One man shouldn't be able to hold two men on his shoulders at the same time. Two women shouldn't be able to function as skipping ropes. Hamsters weren't made to be performers. But that is what happens in
There is a great deal of silliness to leaven the awe-inspiring, and in less frenetic moments they deliberately ruin each other's routines, by dirty means if necessary.
The show rolls up with a display of roller-skating, as they weave deftly around the stage in impressive formation, swinging over and under each others bodies, and at one point pulling each other along by beards alone. This unconventional opening builds to a woman being spun so close to the ground that she can create fire with the match in her mouth, and has the audience collectively forgetting to breathe.
Before you get bored of the roller-skating routine, the performers move on to another dizzifying acrobatic set. Using a see-saw they launch themselves into elaborate twists and landings, showing incredible muscle, poise and imagination, finding positions that should not seem possible. A woman contorts, cat-like, in and out of an hoop 20 feet in the air so quickly it is bewitching, leaving you unclear exactly what has just happened. Yet for all the drama and spell-binding performance this is no theatrical illusion; with arms visibly shaking, muscles almost aurally straining, the fourth wall tumbles and the aching, bruising, contusing reality of this spectacular madness is never in doubt.
For the first half of the show, each tremendous feat is presented with a wry nonchalance, as if they are merely shrugging, 'so what?' However, as the clothes come off to reveal very short pants, the acts become more triumphalist and playful. The show moves into something out of a dream, logic and sense warped, the stage becoming a frenzy of the strange and the engrossing.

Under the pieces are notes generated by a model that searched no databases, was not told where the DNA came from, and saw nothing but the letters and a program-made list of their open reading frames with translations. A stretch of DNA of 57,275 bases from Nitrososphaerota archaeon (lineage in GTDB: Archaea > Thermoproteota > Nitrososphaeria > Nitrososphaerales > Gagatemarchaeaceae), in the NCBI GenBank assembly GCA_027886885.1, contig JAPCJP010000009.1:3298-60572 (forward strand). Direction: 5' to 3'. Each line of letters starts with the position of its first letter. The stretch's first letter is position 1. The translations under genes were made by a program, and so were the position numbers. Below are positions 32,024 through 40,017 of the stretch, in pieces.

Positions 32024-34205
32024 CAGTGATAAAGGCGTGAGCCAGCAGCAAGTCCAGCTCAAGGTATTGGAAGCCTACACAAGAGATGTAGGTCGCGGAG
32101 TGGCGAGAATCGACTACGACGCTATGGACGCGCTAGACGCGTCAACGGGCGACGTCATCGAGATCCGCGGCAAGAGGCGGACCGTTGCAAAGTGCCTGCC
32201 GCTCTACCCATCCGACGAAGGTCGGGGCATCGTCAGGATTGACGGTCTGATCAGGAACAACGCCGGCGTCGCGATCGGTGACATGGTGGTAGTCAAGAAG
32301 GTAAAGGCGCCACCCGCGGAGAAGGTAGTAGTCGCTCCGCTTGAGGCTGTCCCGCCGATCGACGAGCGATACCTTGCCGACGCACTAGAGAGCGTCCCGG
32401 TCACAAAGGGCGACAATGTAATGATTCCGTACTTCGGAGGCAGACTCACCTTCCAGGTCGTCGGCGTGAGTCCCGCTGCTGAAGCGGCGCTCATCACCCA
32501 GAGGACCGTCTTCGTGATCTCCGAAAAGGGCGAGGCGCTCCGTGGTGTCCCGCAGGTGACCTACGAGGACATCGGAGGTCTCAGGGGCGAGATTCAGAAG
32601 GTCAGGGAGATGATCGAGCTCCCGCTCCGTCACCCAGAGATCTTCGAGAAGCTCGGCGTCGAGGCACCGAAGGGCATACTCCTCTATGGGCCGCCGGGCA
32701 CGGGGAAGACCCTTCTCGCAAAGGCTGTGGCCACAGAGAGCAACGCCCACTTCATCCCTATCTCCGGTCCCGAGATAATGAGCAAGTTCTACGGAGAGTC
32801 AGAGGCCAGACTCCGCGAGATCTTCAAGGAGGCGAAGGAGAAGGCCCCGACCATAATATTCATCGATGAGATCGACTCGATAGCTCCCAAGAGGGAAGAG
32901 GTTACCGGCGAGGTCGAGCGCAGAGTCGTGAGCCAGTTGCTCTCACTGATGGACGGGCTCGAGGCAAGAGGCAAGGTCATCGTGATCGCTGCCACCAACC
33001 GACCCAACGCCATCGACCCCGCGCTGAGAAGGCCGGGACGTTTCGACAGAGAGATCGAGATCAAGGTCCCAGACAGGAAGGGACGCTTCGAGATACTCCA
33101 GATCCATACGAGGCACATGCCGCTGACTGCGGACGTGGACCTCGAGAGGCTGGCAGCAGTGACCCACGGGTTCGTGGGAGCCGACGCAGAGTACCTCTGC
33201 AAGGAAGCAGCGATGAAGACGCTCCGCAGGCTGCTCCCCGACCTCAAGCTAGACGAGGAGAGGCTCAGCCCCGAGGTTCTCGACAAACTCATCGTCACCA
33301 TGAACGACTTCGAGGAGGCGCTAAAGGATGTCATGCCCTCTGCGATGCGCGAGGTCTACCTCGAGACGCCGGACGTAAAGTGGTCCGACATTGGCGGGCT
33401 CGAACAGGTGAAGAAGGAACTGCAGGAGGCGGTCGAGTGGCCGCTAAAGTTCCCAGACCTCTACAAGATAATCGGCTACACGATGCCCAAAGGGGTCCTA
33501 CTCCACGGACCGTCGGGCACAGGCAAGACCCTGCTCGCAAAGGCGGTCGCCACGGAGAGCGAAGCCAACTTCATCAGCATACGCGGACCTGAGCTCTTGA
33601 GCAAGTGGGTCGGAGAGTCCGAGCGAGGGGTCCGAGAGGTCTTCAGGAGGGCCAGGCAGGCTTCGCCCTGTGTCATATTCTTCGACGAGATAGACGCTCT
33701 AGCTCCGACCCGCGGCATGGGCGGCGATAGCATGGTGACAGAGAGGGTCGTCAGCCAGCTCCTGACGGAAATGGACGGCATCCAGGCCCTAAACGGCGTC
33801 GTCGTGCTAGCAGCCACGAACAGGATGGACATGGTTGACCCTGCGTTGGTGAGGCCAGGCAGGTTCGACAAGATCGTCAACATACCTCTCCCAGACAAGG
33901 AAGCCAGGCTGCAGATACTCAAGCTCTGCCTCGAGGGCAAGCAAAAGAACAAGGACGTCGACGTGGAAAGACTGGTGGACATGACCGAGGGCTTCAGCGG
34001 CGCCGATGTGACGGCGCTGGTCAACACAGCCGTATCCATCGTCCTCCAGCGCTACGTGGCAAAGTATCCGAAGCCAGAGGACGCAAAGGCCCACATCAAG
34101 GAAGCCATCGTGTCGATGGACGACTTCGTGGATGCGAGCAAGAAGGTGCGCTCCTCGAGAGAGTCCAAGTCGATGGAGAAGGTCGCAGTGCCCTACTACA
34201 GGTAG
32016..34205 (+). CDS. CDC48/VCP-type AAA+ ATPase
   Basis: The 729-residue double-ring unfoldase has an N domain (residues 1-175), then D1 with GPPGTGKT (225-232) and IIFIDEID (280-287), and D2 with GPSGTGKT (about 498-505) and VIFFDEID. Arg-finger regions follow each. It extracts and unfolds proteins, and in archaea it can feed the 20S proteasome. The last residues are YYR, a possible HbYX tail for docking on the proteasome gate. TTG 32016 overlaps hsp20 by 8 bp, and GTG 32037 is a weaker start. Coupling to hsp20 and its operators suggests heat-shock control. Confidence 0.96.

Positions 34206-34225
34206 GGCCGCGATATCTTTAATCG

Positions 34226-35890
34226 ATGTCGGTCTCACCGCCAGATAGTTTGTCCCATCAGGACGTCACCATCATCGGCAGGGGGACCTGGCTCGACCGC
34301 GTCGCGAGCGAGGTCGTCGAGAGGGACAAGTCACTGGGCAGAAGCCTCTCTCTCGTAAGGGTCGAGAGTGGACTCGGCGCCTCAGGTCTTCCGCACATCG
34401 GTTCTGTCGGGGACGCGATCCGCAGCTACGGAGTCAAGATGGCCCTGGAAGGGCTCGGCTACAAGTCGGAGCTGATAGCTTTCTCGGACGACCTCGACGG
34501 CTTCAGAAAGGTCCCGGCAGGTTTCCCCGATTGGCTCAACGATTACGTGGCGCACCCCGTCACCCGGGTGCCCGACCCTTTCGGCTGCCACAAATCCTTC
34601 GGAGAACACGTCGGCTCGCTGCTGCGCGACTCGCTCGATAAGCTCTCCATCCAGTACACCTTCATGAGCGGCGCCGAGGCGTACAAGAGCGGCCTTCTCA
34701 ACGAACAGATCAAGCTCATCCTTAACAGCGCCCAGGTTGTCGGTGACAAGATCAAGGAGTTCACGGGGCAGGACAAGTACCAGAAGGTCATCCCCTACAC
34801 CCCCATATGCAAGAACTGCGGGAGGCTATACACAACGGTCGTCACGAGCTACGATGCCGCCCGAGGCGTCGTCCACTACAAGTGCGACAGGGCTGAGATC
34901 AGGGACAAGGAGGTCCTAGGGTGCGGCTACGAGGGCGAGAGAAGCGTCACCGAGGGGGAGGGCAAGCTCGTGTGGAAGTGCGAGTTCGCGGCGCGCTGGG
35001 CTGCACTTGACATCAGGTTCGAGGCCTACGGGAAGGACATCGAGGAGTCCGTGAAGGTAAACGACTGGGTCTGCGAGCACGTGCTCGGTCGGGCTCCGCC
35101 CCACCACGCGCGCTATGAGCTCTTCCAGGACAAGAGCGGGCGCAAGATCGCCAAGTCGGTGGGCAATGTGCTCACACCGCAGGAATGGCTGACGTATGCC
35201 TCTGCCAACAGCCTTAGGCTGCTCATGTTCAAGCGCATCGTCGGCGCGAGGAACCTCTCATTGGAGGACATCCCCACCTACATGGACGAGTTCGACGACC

There is a human mirror ball, a magician who makes a girl disappear – and return with a beard – and some very energetic pole dancing, the likes of which you haven't seen before. There is a weird but oddly appropriate mash-up of a traditional strong man routine with something very camp and colourful, as the bearded men sashay their hips in time to the music and serenade audience members by means of massage and gyration. There is a great deal of silliness to leaven the awe-inspiring, and in less frenetic moments they deliberately ruin each other's routines, by dirty means if necessary.
The trad-electro Quebecois band is a fantastic accompaniment to the show, with the ringmaster/DJ leading the rhythm to the incredible and bizarre events witnessed on stage and bringing another layer of entertainment to the proceedings. Barbu Electro Trad Cabaret are all they claim to be and more: thoroughly impressive, enchanting and other-worldly in their abilities, and more than a little wild in imagination.